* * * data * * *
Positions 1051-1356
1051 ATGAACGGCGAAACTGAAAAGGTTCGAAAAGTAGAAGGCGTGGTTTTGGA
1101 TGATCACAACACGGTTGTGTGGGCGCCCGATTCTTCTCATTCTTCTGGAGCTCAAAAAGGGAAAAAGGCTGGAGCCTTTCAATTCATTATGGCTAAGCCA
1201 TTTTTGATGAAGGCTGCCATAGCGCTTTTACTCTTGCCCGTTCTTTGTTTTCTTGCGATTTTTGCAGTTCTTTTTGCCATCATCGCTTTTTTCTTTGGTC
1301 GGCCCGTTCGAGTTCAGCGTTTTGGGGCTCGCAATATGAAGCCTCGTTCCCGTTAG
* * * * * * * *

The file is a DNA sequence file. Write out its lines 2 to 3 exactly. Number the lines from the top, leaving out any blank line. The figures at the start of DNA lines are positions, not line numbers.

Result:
1051 ATGAACGGCGAAACTGAAAAGGTTCGAAAAGTAGAAGGCGTGGTTTTGGA
1101 TGATCACAACACGGTTGTGTGGGCGCCCGATTCTTCTCATTCTTCTGGAGCTCAAAAAGGGAAAAAGGCTGGAGCCTTTCAATTCATTATGGCTAAGCCA